There are many business-to-business operations that exist today with a global presence, either in operational locations or by customers served. But the expanding geographic reach of so many businesses has greatly complicated logistics networks.
Although many of these operations have worked to streamline and improve costs, finding ways to implement comprehensive improvements for worldwide B2B operations remains elusive for quite a few businesses.
Here is a recap of their analysis:
(You can read the full article on cutting logistics costs here)
Quite a few businesses have figured out how to minimize logistics costs on a route-by-route level, but few have a holistic view of logistics networks or the associated costs.
Why is this?
Silo-type operations, with segmented sections each handling a single aspect of logistics, BCG reported.
This can translate to situations in which entirely different sections of a business handling components like shipping to customers or negotiation of carrier rates. Some businesses have supply chain management systems that are segmented by customer, or separation of inbound and outbound logistics management.
The end result of silos like these can be duplication of efforts or other inefficiencies as different managers focus their attention on the logistics costs of their own areas of operation.
The Solution – Five Levers
There are five steps that the BCG analysts reported can be implemented to create a comprehensive logistics system.
- Mode and Route Mix – determine what types of transportation, over which routes, will optimize the flow of goods in terms of cost and lead time. Managers take into account inbound and outbound logistics, along with potential synergies with supplier and customer networks. An example from BCG; shipping a smaller load by truck along a certain route may be more cost efficient than a larger load by rail if it speeds delivery time and puts more products to work faster by decreasing the amount of inventory in-transit.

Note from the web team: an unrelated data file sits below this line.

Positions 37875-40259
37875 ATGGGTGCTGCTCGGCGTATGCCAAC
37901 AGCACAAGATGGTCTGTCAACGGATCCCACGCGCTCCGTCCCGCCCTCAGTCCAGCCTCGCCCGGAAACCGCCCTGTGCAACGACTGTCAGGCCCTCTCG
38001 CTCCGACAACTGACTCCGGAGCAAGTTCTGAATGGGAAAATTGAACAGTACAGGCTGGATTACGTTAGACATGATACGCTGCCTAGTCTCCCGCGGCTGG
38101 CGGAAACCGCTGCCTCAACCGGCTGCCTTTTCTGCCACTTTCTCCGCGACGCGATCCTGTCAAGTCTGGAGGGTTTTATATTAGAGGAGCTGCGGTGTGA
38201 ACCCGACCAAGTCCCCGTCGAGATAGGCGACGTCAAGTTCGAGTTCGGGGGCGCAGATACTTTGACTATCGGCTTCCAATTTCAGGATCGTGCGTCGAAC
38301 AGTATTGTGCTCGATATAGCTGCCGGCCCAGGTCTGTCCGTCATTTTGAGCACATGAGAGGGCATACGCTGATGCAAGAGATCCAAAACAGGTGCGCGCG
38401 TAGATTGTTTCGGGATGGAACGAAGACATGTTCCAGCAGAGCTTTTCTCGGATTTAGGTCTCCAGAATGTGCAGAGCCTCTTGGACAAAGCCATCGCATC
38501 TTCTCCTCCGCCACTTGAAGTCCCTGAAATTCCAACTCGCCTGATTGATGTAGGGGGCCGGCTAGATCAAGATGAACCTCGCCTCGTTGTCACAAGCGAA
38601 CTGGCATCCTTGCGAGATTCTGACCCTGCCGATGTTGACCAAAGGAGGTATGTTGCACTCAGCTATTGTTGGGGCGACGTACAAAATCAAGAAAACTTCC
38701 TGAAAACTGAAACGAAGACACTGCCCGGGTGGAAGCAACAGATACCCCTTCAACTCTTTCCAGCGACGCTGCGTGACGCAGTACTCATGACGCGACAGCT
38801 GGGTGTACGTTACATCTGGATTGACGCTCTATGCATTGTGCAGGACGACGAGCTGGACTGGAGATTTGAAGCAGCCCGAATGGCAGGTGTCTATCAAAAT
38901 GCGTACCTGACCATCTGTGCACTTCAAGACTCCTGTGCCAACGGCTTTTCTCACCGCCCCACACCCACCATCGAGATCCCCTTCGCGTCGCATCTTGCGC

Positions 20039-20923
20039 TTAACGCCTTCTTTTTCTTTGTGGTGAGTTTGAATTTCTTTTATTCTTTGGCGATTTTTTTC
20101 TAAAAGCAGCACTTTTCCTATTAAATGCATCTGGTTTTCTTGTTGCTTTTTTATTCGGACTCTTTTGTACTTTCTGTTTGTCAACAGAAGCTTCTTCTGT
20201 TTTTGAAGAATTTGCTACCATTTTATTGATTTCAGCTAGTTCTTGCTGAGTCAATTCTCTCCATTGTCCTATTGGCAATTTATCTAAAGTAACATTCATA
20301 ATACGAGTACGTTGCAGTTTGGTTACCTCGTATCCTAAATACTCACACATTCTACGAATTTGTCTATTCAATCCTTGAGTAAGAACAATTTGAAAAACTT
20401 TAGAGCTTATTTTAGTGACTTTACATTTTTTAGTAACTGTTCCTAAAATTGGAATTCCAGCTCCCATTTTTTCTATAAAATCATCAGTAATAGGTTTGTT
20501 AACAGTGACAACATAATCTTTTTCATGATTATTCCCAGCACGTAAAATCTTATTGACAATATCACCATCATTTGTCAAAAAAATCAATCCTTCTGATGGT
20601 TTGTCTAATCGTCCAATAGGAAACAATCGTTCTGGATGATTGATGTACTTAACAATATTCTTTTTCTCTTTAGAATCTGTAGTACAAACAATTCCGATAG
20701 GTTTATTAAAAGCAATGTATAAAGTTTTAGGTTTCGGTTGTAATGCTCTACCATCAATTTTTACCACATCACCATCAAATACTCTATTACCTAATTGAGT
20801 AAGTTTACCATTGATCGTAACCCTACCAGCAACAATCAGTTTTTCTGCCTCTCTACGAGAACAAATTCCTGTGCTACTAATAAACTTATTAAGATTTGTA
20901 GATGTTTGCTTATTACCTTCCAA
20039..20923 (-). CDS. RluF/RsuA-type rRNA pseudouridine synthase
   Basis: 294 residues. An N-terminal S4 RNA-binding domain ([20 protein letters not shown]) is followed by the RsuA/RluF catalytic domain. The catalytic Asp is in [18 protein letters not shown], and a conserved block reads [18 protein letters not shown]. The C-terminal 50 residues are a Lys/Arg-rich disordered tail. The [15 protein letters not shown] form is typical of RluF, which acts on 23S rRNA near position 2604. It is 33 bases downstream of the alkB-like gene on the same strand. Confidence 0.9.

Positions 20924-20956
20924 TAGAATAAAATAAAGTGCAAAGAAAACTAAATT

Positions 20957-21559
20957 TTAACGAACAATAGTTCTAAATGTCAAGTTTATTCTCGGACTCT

- Warehouse and Distribution Center Network – a careful and complete assessment of where a business should locate warehouses and distribution centers and house products. It is recommended that operations consider whether it will be more cost-effective to serve different customers from different warehouses or one distribution center. Strategically placed warehouses can offer closer locations for specific customers, but a central location has the potential for negotiating lower shipping rates with carriers.
- Production Origin and Destination Swaps – arbitrage opportunities are sought out by reallocating products and clients to certain production sites that reduce overall distances. The benefits are weighed against operational constraints and possible capital implications.
- Shipment Consolidation – taking a close look at a production schedule to discover means of consolidating shipping. Some examples of building bigger shipments could include establishing a hub and clustering volume with other companies, leading to the potential to negotiate better shipping deals, BCG reported.
- Shipping Rates – keep an eye out for routes on which the business may be overpaying. Companies should explore alternatives modes and carriers, both to maintain transparency of cost and price structure and to generate competition among shippers.
Pulling the Levers
The question of what levers to pull when is complex, as every company and every situation is different. The BCG analysts recommend starting by gathering the supply chain leaders from throughout the business to assess the current logistics network. From there, the biggest cost drivers and logistics constraints can be identified.
The supply chain leaders can eventually paint a detailed picture of how the network operates, and fine-tune it to create holistic improvements.
Once this picture has been sketched, it can ideally continue to serve as a blue-print for managing a company's supply chain management.
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This post was published on August 11, 2016 and updated on February 21, 2019.